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The Ironbound Fights Back

The Ironbound Community Corporation (ICC) dates back 50 years, when residents came together to resolve the lack of childcare in their community. Since then it has grown into an organization that advocates as well as serves the community through social, educational, and health programs. From its humble beginnings, the Ironbound Community Corporation has grown exponentially, providing various services and programs to nearly 1,000 people daily. They’re educating residents on their rights and empowering them to take control of their future. Today, the ICC provides educational services, job and financial training for parents and adults, children’s after school and learning programs, and a community farm, as well as activism around housing rights and environmental justice. 

Ironbound Community Children’s Center at 432 Lafayette St, Newark. The photo was taken during the ICC’s Health Fair, as seen by the health van parked in front.


The Founding

The Ironbound Community Corporation began in 1969, after parents within the neighborhood discovered a need for a daycare center. Together, the ICC staff and parents within the neighborhood lobbied to get funding. The state initially turned them down but with continued activism and advocacy by the ICC, they were successful in getting a state contract to launch the program, the Ironbound Children’s Center. It was the ICC’s first program and it served about two dozen families. Today, the ICC runs the Ironbound Early Learning Center, which provides educational childcare to children from birth to 5-years-old in a 35,000 square foot facility.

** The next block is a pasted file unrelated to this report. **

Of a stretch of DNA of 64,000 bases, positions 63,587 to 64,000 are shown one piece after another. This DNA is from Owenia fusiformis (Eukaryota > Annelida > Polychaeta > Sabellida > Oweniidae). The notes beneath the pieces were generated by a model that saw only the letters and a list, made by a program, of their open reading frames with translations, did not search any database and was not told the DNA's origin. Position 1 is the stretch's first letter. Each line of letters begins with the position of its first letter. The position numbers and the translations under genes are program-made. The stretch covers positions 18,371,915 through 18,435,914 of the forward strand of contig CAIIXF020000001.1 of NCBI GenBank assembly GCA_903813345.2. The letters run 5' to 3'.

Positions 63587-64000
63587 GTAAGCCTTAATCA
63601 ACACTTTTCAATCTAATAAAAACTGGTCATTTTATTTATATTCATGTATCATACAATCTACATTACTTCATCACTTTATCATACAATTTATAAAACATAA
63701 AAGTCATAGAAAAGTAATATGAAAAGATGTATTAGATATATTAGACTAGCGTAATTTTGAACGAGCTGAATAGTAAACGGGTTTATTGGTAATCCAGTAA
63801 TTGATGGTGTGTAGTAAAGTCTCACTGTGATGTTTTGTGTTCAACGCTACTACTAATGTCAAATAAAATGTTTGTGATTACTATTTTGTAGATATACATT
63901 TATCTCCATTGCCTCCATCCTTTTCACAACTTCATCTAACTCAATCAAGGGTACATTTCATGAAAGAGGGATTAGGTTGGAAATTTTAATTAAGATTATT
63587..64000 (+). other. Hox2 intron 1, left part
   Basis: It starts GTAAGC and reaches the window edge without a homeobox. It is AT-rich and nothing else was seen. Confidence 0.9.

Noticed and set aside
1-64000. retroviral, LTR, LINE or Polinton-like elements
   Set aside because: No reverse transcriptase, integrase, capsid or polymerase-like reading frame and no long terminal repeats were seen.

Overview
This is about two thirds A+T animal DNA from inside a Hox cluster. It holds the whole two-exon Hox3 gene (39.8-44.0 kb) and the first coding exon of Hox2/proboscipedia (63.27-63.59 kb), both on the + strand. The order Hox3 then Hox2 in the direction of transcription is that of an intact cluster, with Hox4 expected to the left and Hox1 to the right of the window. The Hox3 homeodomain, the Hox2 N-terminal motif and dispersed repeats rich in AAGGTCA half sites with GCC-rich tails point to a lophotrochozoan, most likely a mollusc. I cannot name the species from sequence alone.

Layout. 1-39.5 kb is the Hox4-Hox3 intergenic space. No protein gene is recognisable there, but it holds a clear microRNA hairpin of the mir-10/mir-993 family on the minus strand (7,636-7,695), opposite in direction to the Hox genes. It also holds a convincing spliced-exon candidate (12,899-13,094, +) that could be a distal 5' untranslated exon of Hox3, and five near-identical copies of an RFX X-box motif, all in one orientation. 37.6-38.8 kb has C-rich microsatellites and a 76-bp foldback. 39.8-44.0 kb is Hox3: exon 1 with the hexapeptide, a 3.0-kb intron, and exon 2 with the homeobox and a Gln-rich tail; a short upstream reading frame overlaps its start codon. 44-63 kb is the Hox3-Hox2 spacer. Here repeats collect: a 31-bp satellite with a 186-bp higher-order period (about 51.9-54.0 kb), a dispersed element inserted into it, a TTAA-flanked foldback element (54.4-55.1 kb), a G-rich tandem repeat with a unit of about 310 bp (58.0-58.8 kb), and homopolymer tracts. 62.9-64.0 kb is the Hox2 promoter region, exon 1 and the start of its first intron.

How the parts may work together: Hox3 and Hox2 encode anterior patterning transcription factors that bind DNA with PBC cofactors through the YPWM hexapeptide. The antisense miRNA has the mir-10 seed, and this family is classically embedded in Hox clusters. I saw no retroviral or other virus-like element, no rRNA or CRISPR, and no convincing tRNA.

There were activists and parents who came together in Ironbound to talk about their family and children’s needs and out of that came The Ironbound Children’s Center.

Joe Della Fave, Executive Director, Ironbound Community Corporation

Nearly 70% of children who attend the Ironbound Early Learning Center live in households where the income is at or below the poverty line. As of 2016, the federal poverty threshold is $24,339 for a family of four with at least two children. According to the National Center for Children in Poverty, families, on average, need an income of about twice as much as the federal poverty threshold to sustain their basic needs. Essentially, the ICC is servicing some of the most vulnerable families in the Ironbound. 


Ironbound Committee Against Toxic Waste

In 1981, a group called the Ironbound Committee Against Toxic Waste (ICATW) formed in response to the environmental challenges that plagued the Ironbound. Supported by the ICC, they were a group of neighborhood volunteers, parents, teachers, and everyday residents who organized to fight back against the legacy of industrialization in the Ironbound, where residential homes, schools and businesses exist alongside industrial facilities that often release chemicals, pollutants, and bad smells. Thousands of trucks pass through the neighborhood every day releasing diesel particulate matter into the air, which stays in your body for the rest of your life.  The Ironbound community is left to deal with the consequences: One in four children in Newark suffer from asthma, with hospitalization rates 150 percent greater for children in the city than the rest of the state, and more than 30 times greater than the national rate. Through its environmental justice work, the ICC has continuously fought for a healthier and safer neighborhood for Ironbound residents. 

Environmental justice is the right of all people, particularly communities that have been marginalized in this country and all over the world, whether it’s because of their race, their color, their culture, their income. They’ve been marginalized and exploited and at the same time they’re forced to live in communities that are disinvested in and that suffer from a lot of environmental burdens.

Ana Baptista, Board Member, Ironbound Community Corporation

1980s & 1990s

Fight against the garbage incinerator and dioxin